There are 2 major football teams in Staffordshire, Stoke City and Port Vale. Football matches are played mainly on Saturdays (the kick off is usually 15.00) and one day during the week (the kick off is usually 19.45).


It is not just a stereotype – the British really do drink lots of tea! However, in Staffordshire, tea can be used to describe the evening meal.

Oatcakes & Pikelets

These cereal-based food items are local to Staffordshire, particularly Stoke. Oatcakes are soft, flat and round, similar to a pancake. They can be eaten sweet or savoury and usually the filling is rolled up in the oatcake and eaten with your hands.

Pikelets are smaller than oatcakes with lots of holes in the top. They can sometimes contain fruit such as sultanas and raisins. They are eaten toasted or grilled, often with butter and/or jam.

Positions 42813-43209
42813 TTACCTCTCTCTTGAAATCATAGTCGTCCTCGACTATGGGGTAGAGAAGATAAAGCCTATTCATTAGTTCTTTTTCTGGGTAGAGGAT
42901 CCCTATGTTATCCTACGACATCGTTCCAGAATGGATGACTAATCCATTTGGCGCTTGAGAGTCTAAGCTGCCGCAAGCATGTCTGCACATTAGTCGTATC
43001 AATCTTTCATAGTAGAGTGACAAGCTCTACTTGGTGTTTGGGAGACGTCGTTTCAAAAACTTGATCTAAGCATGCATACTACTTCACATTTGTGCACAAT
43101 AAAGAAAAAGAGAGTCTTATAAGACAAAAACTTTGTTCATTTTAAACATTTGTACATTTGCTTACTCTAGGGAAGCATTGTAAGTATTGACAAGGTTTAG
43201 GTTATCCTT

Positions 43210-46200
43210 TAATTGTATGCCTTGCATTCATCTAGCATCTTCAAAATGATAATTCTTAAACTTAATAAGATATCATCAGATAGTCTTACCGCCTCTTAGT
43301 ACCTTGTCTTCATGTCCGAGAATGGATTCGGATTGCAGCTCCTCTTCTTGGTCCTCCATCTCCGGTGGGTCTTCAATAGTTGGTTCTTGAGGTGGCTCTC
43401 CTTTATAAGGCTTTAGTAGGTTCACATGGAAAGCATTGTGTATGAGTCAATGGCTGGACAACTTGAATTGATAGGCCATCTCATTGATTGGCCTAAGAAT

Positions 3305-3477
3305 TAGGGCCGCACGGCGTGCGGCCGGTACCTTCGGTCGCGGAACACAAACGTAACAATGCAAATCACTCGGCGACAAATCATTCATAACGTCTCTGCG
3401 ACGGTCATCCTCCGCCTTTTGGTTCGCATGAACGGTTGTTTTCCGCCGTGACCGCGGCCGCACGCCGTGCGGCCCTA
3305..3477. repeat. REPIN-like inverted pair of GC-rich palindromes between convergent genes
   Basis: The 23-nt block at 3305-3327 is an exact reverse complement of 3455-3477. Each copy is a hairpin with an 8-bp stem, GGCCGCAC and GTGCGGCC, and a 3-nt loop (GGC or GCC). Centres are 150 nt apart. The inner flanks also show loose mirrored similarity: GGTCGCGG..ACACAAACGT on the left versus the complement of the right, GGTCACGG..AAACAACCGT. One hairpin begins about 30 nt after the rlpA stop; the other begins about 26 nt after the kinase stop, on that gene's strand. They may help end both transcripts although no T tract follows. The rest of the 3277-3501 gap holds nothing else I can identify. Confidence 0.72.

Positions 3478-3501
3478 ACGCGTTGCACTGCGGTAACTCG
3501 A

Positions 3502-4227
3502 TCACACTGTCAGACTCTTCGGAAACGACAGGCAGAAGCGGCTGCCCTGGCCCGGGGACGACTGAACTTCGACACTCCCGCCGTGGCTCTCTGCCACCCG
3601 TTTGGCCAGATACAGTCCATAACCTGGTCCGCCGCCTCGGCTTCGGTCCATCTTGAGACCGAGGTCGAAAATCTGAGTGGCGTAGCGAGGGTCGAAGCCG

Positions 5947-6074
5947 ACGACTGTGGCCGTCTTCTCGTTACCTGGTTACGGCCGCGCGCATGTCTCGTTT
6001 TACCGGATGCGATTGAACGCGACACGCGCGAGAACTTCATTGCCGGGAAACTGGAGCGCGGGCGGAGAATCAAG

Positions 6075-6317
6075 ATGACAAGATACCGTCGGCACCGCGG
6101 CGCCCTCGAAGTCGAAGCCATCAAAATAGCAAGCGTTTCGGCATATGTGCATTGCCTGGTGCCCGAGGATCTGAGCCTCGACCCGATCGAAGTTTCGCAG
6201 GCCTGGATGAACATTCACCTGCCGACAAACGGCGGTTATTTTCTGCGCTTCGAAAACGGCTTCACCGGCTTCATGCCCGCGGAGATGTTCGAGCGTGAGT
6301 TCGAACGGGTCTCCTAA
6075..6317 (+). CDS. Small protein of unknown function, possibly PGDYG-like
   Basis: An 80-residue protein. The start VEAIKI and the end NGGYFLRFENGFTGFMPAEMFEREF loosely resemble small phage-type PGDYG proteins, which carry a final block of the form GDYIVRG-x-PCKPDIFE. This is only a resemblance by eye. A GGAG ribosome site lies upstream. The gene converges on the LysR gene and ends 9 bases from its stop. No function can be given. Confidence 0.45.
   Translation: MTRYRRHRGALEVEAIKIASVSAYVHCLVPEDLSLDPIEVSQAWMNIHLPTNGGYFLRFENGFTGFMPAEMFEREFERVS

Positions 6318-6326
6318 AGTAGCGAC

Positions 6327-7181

Fish and Chips

This is a traditional, typically British takeaway meal consisting of a piece of fish (usually cod, plaice or haddock), coated in batter and deep fried and wrapped in paper. It is served with deep fried potatoes – chips.

Going Out  (drinking)

You will find that many British students will go out socially for a drink or go dancing two to three times a week. Popular places for this on campus are the Students’ Union bars. It is perfectly acceptable for you to go into a bar and not drink alcohol – there are many alternative soft drinks available.

Attractions in Staffordshire

If you want to get out of the University and have some day trips, Enjoy Staffordshire has a list of attractions for you to enjoy in Staffordshire. Stoke-on-Trent is also ideally located in the middle of England within easy travelling distance to major cities like Manchester, Liverpool, Birmingham and London by train or car. You will not be bored.